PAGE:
Graph branching, optional outputs and suicide triggers
Cylc 8 has a new scheduling algorithm and a new syntax for dealing with tasks that may not necessarily complete. It handles graphs in an event-driven manner which means that a workflow can follow different paths in different eventualities (without the need for suicide triggers). This is called graph branching.
Does This Change Affect Me?
This change affects you if you are upgrading a Cylc 7 workflow that
contains graph branches that are not necessarily expected to complete
at runtime. You might get a
GraphParseError during validation with
Typically this will be the case if you are using
suicide triggers (marked by
! before the
task name in the graph, e.g.
foo:fail => !foo).
You should not perform this upgrade if still in Cylc 7 Compatibility Mode
Here is an example Cylc 7 graph:
foo:fail => recover foo | recover => bar # Remove the "recover" task in the success case. foo => ! recover # Remove the "foo" task in the fail case. recover => ! foo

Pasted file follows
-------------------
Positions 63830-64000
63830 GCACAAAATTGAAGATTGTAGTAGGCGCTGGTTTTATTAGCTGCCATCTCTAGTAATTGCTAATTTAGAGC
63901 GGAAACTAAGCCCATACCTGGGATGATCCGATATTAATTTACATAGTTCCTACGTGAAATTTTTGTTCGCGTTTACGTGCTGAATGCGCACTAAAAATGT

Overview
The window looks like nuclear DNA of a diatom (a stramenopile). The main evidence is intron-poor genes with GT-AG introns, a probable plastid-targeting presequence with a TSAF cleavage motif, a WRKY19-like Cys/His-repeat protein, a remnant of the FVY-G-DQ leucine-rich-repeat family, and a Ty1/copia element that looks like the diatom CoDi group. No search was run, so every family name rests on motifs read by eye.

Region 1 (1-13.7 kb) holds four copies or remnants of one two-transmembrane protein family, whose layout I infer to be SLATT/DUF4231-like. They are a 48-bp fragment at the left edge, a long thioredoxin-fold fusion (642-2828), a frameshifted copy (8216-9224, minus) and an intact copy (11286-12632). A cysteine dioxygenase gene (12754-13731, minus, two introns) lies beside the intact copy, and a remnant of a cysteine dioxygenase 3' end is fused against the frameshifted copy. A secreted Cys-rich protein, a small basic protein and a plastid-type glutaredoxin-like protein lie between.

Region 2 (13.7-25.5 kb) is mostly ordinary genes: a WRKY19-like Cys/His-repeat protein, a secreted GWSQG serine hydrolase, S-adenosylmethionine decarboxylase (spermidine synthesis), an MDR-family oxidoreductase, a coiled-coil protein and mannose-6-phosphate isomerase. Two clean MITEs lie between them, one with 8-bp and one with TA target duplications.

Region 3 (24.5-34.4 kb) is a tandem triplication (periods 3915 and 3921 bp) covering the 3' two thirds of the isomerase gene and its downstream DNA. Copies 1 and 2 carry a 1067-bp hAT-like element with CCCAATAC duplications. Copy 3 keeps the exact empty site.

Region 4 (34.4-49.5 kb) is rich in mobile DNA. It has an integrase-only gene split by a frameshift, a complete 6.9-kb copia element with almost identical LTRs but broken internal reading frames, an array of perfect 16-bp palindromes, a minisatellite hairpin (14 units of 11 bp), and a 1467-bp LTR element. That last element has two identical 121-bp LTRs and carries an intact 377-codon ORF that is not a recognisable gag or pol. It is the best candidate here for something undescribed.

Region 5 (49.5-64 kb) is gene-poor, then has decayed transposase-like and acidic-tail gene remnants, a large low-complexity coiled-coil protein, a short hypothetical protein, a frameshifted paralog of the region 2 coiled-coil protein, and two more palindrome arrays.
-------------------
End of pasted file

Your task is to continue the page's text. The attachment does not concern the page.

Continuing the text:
Validating this with Cylc 8 will give an error:
$ cylc validate . GraphParseError: Opposite outputs foo:succeeded and foo:failed must both be optional if both are used
In Cylc 8, all task outputs are required to complete
unless otherwise indicated. However, it is impossible for both
:fail to occur when a task runs.
The solution is to mark the outputs which are optional
(in this case
foo:fail) with a
? in the graph.
Also, the suicide triggers can be removed.
- foo:fail => recover + foo:fail? => recover - foo | recover => bar + foo? | recover => bar - # Remove the "recover" task in the success case. - foo => ! recover - # Remove the "foo" task in the fail case. - recover => ! foo
In Cylc 7, suicide triggers were used to remove tasks that did not complete during runtime. Cylc 8’s event-driven graph handling allows such graph branching using optional output syntax, without the need for suicide triggers. (Suicide triggers are still supported in Cylc 8; however, they are most likely unnecessary.)
foo? is short for
foo:succeed?. It is the output
that is optional, not the task itself.